Limited Hours June 15-25

Due to staffing conflicts, the Pope County Museum will be open by appointment June 15-25. Please call or e-mail to make certain that someone is available for your visit.

320-634-3293 or popecountymuseum@gmail.com

We apologize for any inconvenience.

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Agriculture Highlight – Ox Yoke

This ox yoke was used by Albert Nelson on his homestead in Barsness Township in the 1860s.

When Albert first arrived in Pope County, St. Cloud was the closest market to sell his produce and purchase supplies. He walked or used his oxen, Jim and Charley, to haul his produce the 70 miles to St. Cloud.

The ox yoke is used to harness the strength of the oxen. The beam was carved and rounded to fit the animals’ necks with rounded bows that passed under the necks of the oxen. The oxen pushed the beam with the top of their necks and the bows with their upper shoulders.

Oxen travel about 2 miles per hour and only about 15 miles a day with frequent rest breaks. A person can walk 3-4 miles an hour and walk farther each day than an ox. Albert sometimes walked to St. Cloud with out oxen and carried the supplies on his back for a faster trip.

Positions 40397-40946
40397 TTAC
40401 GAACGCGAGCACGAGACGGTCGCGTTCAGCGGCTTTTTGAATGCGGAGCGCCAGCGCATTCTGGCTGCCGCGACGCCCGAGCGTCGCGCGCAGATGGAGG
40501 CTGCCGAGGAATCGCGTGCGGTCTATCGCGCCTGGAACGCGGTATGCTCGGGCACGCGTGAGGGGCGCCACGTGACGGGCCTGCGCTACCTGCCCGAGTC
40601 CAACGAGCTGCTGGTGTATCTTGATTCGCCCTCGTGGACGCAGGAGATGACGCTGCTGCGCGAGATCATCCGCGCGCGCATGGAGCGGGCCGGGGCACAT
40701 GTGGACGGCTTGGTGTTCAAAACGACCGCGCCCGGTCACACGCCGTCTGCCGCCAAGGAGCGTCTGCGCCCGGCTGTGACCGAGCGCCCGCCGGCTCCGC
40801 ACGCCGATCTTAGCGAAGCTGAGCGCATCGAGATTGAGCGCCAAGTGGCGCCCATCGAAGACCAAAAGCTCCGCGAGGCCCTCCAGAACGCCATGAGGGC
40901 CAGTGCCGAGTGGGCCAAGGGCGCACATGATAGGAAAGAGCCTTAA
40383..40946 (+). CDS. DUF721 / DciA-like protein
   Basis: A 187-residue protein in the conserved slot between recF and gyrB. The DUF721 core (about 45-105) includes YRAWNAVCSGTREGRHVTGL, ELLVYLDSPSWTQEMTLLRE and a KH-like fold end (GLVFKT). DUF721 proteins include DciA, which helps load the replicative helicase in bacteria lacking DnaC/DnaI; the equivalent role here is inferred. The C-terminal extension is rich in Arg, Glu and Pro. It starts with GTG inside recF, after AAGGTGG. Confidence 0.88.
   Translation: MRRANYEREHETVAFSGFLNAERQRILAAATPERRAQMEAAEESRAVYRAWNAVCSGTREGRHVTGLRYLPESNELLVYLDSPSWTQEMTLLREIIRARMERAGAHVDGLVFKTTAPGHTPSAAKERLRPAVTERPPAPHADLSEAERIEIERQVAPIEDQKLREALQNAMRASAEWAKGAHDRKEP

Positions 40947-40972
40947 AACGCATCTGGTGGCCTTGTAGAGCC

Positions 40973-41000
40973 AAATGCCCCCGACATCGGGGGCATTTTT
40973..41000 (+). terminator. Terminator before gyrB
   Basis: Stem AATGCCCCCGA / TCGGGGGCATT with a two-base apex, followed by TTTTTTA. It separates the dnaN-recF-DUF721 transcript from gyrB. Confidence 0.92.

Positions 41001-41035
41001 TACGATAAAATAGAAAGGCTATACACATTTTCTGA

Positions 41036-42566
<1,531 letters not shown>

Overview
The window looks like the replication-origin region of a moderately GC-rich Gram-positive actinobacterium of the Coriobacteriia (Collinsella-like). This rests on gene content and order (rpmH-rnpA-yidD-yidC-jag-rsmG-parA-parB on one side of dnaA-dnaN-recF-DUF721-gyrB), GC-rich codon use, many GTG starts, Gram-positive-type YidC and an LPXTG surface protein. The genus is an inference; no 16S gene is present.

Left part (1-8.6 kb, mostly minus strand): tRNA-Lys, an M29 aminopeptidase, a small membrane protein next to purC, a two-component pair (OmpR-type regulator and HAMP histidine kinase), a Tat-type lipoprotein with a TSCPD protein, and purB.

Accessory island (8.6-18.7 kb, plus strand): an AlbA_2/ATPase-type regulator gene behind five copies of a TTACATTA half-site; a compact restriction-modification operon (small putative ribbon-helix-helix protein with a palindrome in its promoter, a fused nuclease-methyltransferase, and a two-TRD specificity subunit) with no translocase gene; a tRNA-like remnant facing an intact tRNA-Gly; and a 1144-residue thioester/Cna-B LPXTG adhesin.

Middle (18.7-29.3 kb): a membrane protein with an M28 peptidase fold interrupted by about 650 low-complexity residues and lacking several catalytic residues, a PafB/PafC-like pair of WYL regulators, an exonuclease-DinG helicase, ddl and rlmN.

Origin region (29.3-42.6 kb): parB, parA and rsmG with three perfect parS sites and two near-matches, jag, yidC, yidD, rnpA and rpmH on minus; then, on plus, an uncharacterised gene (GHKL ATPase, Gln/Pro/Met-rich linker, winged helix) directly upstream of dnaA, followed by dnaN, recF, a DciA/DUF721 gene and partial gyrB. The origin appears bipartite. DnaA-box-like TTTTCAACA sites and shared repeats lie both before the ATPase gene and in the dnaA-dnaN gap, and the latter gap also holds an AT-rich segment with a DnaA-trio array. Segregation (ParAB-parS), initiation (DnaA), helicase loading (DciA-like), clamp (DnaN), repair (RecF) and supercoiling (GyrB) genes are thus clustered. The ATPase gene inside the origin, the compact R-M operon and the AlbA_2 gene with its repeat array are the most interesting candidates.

The ox yoke is part of our new Agriculture Exhibit in “The Shed” at the Pope County Museum. Stop in and check it out!

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We Are Open!

At long last, the Pope County Museum is now open to the public for our regular hours: Tuesday-Saturday 10-5.

During the shutdown, we took the opportunity to create a “Pope County Agriculture” exhibit in The Shed and to redesign exhibits in the main building.

Come on in and see what’s “New” at the Pope County Museum!

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Workshop Next Week

Cemetery Workshop    MVIMG_20190729_101234Saturday, August 8, 2020  9:30 – 4:00

Led by Northern Bedrock Historic Preservation Corps